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   ARTICLE   |   From Scotsman Guide Commercial Edition   |   March 2007

Credit Card Receivables Financing: Sign Here

For borrowers who own retail establishments, this alternative financing could be an option

In the past few years, commercial mortgage brokers have encountered tremendous pressure. With rate-based refinancings now a thing of the past and more brokers entering the commercial market, it can be more difficult to thrive.

One way to survive in this increasingly competitive marketplace is for brokers to find ways to differentiate themselves. And one of the most effective ways to accomplish this goal is to offer clients an alternative means of financing.

Commercial brokers who have retail customers are in an ideal position to achieve this with credit card receivables financing. Brokers who have a client with a retail business — be it a restaurant, a hair salon or a shoe store — that accepts credit card payments can offer this beneficial financing product.

How it works

Credit card receivables financing companies advance money to any retail establishment that accepts major credit cards.

First, the financing companies look at a borrowing establishment’s credit card sales for the past 12 months. They then can generally lend 70 percent to 100 percent of the average monthly credit card sales, usually via a monetary wire transfer.

The standard term of the advance is six months, though the term can be as long as 12 months for a seasonal business or one whose sales recently have softened.

The lender obtains loan payments automatically by withholding a percentage — typically 15 percent — of the retailer’s daily credit card batch settlement. The lender arranges for these credit card transactions to go through a processor with whom it has a working relationship.

When it can be beneficial

Credit card receivables financing offers retail borrowers advantages in the ease of the deal and the quick turnaround time.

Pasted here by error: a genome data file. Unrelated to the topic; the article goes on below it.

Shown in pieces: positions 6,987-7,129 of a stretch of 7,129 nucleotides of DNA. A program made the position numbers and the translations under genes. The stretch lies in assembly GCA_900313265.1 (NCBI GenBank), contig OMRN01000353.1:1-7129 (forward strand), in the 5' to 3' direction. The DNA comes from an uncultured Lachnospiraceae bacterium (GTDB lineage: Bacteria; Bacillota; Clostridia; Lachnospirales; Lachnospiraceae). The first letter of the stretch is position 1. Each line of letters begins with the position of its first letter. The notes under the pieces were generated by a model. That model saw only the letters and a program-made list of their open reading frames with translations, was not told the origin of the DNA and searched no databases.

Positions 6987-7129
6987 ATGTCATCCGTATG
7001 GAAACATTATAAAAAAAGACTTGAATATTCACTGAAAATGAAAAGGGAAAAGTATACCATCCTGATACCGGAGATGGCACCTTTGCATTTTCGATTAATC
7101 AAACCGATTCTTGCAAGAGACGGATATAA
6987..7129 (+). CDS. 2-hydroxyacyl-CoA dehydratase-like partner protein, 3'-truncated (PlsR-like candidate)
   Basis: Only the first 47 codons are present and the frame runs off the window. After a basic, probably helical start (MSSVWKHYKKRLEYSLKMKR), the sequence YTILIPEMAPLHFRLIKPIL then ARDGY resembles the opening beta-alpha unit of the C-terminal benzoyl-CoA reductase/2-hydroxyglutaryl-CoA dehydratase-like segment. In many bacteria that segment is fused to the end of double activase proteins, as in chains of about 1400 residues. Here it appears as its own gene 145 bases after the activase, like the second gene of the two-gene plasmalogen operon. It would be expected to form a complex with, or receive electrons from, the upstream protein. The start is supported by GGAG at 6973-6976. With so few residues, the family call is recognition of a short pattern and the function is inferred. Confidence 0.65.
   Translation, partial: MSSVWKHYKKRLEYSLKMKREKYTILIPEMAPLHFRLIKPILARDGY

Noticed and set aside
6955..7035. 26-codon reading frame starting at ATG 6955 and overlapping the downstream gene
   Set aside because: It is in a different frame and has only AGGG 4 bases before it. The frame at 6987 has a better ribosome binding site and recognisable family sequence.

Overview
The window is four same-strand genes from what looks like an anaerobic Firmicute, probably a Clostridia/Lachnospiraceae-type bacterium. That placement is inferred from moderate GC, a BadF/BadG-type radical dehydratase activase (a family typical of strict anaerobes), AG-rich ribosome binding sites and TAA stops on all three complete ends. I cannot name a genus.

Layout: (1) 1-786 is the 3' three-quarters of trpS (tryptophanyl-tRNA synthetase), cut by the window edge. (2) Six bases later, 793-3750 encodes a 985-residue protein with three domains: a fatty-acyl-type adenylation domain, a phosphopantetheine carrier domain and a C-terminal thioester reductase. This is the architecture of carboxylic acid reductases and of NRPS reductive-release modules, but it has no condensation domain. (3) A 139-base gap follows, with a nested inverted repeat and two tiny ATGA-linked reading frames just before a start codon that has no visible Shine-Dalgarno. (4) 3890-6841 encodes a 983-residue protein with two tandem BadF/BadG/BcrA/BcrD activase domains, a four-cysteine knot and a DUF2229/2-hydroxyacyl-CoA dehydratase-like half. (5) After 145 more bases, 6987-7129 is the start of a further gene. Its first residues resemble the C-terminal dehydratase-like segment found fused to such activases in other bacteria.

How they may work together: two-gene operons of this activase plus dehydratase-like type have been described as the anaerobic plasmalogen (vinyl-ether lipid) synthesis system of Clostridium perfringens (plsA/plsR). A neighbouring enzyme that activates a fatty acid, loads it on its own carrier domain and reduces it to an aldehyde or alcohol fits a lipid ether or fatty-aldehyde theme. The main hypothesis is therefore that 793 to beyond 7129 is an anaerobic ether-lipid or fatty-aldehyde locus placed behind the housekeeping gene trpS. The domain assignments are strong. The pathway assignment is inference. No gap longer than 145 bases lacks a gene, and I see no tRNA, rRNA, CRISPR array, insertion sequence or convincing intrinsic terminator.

In addition, payment flexibility can make this arrangement ideal for many businesses. Payments are a percentage of credit card sales, rather than a fixed amount. In other words, if the business is doing well, the loan can be paid back more quickly, thereby minimizing interest costs.

Borrowers will not be put under any pressure to make a fixed payment amount, however. If their sales are slow, then their payments will be smaller.

The actual interest costs vary depending on the daily sales figure — but the faster the repayment, the lower the interest.

Another benefit of credit cards receivables financing is that once a relationship has been established with this type of lender, business-owners can re-up or take out additional loans quickly and easily. In fact, this type of financing can be viewed as a readily available source of cash for business-owners who need it.

What else to know

One drawback to credit card receivables financing is that the cost for obtaining funds is slightly more than with traditional financing.

Brokers should recognize that credit card receivables financing works best when a small business needs cash in a hurry. In case of an emergency such as a flood or a restaurant’s stove breaking down,  having access to quick cash through this route can mean the difference between success and failure.   It is also helpful when funds are needed for expansion, inventory, payroll, new equipment or working capital.

By offering retailers quick financing and working capital through credit card receivables financing, brokers can gain a substantially stronger position over their competitors. It is an outside-the-box way to differentiate themselves in an increasingly tough market.


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